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Know Your Limits 

For the safety and enjoyment of everyone on board remember you, your boat and your crew are one; your limits are the collective limits.

There are many factors which may determine what you can enjoy safely on any given day. Your boating may be constrained for example by you and your knowledge, the suitability of the boat, the ability of your crew, available equipment or the weather.

The key is to identify your limits and work within them or take the appropriate action to overcome them before setting out. 

Your knowledge and ability: be honest with yourself and be safe. Going beyond your knowledge and ability can have disastrous consequences; many accidents happen as a result of trying to do too much before you are ready.

Stretch yourself: if your experience and ability restricts what you can safety tackle now, training is available to help you develop your skills and realise your ambitions.

RYA courses range from the absolute beginner to those looking to extend their knowledge for sailing boats, windsurfing, jet skis, powerboats and motor cruisers. Read more about RYA Courses.

Boat design and construction: if your boat is restricting what you can do, resist the urge to exceed its capabilities. Instead you might consider chartering a more suitable boat for a particular trip, upgrading the boat’s equipment or even changing the boat you own.  

Crew:  your crew’s knowledge and experience may also impact on your limits so you need to think about what they will be comfortable with – length of day, standing watch etc.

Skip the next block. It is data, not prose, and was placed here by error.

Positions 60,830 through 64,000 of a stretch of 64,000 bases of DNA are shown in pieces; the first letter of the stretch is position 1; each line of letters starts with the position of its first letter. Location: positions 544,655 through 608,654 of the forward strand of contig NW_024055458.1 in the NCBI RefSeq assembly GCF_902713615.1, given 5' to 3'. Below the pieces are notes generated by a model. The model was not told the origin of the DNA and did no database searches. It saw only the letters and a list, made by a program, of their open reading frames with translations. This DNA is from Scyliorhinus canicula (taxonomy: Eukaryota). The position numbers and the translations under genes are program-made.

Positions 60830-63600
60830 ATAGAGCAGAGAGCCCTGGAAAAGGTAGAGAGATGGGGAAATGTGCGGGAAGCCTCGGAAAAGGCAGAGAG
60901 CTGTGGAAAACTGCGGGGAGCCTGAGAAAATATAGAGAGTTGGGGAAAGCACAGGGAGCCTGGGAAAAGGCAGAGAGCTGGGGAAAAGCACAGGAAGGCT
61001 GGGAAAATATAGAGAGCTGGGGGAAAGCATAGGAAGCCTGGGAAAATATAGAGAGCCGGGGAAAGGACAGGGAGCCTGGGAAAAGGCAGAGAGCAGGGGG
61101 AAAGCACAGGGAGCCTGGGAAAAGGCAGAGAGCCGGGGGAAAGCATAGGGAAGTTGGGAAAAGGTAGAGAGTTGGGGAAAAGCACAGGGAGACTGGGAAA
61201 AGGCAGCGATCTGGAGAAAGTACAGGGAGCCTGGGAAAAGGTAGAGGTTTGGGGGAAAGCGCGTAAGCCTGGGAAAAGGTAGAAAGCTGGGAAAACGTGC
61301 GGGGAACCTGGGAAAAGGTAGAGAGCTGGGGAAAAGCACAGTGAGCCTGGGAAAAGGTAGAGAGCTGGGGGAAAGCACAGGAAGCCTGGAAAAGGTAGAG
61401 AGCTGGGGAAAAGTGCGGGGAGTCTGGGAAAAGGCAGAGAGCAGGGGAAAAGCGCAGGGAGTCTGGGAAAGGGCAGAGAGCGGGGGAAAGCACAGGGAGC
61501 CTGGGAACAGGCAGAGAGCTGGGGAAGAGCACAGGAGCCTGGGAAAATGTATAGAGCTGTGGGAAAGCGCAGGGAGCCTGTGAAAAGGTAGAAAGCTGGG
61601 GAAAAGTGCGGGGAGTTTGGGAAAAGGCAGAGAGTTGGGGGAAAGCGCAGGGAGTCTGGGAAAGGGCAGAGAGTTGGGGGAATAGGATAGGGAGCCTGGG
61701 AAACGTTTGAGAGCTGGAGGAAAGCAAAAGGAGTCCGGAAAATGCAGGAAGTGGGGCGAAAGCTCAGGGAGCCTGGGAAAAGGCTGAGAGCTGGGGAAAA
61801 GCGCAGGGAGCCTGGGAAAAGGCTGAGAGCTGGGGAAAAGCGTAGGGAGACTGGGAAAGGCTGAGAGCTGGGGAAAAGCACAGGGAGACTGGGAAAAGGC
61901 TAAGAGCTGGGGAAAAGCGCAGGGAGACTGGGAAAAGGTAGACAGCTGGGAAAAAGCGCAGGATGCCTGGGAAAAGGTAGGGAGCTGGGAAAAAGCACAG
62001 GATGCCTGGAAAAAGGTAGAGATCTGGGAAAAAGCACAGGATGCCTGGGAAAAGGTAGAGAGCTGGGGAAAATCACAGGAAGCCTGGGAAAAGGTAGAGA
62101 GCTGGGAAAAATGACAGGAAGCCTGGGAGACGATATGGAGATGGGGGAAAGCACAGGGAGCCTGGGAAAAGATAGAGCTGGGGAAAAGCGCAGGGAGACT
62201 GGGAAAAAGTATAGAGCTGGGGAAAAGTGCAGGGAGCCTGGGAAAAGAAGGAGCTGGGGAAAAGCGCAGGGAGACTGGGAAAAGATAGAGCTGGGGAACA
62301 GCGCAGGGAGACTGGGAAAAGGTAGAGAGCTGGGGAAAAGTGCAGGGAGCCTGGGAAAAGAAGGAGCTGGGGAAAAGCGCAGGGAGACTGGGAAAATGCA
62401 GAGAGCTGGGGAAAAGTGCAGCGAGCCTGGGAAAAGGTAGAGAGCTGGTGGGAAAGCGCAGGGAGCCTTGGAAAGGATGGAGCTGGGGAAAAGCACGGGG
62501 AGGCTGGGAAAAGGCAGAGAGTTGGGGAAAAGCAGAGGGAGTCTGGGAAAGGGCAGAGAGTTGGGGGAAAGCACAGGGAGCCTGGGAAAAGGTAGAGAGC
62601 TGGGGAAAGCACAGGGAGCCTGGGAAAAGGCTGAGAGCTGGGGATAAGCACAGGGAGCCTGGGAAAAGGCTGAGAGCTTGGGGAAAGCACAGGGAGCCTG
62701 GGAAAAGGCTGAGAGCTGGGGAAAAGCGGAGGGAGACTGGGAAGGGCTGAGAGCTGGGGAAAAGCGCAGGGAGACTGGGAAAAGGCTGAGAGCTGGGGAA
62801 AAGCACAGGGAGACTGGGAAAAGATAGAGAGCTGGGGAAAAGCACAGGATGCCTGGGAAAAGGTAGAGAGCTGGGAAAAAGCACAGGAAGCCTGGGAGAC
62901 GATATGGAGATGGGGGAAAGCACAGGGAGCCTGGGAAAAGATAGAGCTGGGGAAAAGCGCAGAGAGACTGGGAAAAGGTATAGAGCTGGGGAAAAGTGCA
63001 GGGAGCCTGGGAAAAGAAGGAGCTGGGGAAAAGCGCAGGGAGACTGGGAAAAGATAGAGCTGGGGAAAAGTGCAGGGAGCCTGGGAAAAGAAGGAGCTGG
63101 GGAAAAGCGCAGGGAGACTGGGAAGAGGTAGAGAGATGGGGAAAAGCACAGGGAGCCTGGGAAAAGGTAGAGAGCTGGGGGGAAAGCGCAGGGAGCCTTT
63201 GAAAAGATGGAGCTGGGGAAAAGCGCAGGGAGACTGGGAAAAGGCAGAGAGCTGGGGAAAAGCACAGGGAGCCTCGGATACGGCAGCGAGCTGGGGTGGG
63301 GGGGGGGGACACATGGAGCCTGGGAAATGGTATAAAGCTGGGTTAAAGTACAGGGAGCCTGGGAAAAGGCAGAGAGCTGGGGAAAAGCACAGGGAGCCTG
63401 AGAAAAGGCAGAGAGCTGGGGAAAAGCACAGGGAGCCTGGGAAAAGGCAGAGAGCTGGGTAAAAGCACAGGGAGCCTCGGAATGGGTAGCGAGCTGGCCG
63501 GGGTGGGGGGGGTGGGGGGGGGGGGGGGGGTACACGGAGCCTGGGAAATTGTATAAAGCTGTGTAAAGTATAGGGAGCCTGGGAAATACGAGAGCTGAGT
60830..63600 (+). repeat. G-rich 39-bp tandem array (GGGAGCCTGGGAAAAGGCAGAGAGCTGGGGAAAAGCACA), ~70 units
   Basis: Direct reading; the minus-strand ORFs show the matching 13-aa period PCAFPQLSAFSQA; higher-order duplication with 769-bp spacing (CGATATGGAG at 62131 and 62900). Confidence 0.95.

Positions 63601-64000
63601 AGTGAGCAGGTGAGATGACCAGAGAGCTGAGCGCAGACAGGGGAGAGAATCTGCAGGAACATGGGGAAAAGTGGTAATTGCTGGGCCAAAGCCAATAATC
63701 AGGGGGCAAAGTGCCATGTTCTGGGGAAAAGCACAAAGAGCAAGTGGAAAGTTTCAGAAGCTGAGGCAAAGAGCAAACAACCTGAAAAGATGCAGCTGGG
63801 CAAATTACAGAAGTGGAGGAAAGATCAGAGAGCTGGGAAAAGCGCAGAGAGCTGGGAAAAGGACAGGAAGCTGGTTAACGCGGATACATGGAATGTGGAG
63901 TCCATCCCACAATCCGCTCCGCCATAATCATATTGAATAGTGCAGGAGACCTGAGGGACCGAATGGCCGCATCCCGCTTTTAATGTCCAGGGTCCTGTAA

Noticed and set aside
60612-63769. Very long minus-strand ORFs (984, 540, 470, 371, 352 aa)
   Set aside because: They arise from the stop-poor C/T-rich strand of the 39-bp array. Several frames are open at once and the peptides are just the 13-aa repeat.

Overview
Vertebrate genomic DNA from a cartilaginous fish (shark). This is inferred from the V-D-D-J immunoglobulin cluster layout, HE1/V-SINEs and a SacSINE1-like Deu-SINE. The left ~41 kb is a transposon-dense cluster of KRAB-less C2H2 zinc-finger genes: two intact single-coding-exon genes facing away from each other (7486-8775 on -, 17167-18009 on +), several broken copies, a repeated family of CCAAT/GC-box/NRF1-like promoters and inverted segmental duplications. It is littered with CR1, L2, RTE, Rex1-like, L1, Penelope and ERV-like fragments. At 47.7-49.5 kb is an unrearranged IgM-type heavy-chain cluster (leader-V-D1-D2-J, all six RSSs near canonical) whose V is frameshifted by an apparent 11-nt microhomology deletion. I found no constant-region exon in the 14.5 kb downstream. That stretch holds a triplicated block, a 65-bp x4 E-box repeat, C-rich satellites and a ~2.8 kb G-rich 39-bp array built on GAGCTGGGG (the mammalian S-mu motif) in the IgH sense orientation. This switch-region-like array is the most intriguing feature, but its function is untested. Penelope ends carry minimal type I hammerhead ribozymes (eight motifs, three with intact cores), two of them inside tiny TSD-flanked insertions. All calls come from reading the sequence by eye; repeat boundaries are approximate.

Equally, don’t let your crew pressurise you to do something you’re not comfortable with.

Alcohol, drugs, seasickness and illness:  the best piece of safety kit you have is you. Keep a clear head so you can react to any situation.

Alcohol will impair your coordination and your ability to think clearly, particularly in an emergency situation.  It influences your behaviour and affects your judgement.

The RYA urges all boaters not to mix alcohol and boating.

Care should also be taken when at anchor, transferring to and from a tender or when walking to and from a boat along a pontoon.

A person’s ability may similarly be impaired by drugs or when suffering from seasickness or other illnesses.

You cannot plan for all eventualities, but being mindful of the collective limits of the boat, skipper and crew, being honest with yourself and getting the necessary training will help you be safe and enjoy your boating more.

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